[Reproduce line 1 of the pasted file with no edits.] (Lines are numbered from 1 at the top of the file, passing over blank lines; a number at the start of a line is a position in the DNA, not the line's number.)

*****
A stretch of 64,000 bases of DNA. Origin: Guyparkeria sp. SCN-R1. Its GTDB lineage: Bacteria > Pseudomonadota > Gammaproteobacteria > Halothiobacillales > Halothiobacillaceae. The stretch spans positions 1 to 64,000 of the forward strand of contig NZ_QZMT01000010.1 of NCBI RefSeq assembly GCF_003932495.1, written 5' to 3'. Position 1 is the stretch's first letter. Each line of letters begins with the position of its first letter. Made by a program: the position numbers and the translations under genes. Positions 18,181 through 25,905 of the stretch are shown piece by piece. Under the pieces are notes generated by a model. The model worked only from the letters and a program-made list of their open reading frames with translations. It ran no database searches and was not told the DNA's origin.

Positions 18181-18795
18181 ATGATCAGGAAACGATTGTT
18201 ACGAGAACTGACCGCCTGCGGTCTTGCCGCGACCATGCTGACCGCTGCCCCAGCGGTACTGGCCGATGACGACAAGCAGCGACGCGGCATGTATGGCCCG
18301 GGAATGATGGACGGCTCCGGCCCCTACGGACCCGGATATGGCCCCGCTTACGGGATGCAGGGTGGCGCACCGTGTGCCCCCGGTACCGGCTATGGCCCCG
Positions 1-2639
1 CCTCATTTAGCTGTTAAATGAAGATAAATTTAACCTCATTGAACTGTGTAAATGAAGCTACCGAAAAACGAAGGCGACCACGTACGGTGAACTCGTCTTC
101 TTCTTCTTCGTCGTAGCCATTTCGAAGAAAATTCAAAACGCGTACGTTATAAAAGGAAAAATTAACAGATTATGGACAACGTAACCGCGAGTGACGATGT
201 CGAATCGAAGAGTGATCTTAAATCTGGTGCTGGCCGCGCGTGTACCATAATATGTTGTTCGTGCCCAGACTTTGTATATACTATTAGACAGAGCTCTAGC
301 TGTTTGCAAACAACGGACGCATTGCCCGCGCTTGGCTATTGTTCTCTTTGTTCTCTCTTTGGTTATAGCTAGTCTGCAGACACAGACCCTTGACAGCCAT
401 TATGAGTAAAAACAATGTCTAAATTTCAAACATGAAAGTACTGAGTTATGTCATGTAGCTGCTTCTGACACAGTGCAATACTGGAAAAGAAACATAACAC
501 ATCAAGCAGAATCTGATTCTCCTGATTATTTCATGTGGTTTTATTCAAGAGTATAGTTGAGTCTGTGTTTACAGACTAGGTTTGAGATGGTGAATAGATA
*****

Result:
A stretch of 64,000 bases of DNA. Origin: Guyparkeria sp. SCN-R1. Its GTDB lineage: Bacteria > Pseudomonadota > Gammaproteobacteria > Halothiobacillales > Halothiobacillaceae. The stretch spans positions 1 to 64,000 of the forward strand of contig NZ_QZMT01000010.1 of NCBI RefSeq assembly GCF_003932495.1, written 5' to 3'. Position 1 is the stretch's first letter. Each line of letters begins with the position of its first letter. Made by a program: the position numbers and the translations under genes. Positions 18,181 through 25,905 of the stretch are shown piece by piece. Under the pieces are notes generated by a model. The model worked only from the letters and a program-made list of their open reading frames with translations. It ran no database searches and was not told the DNA's origin.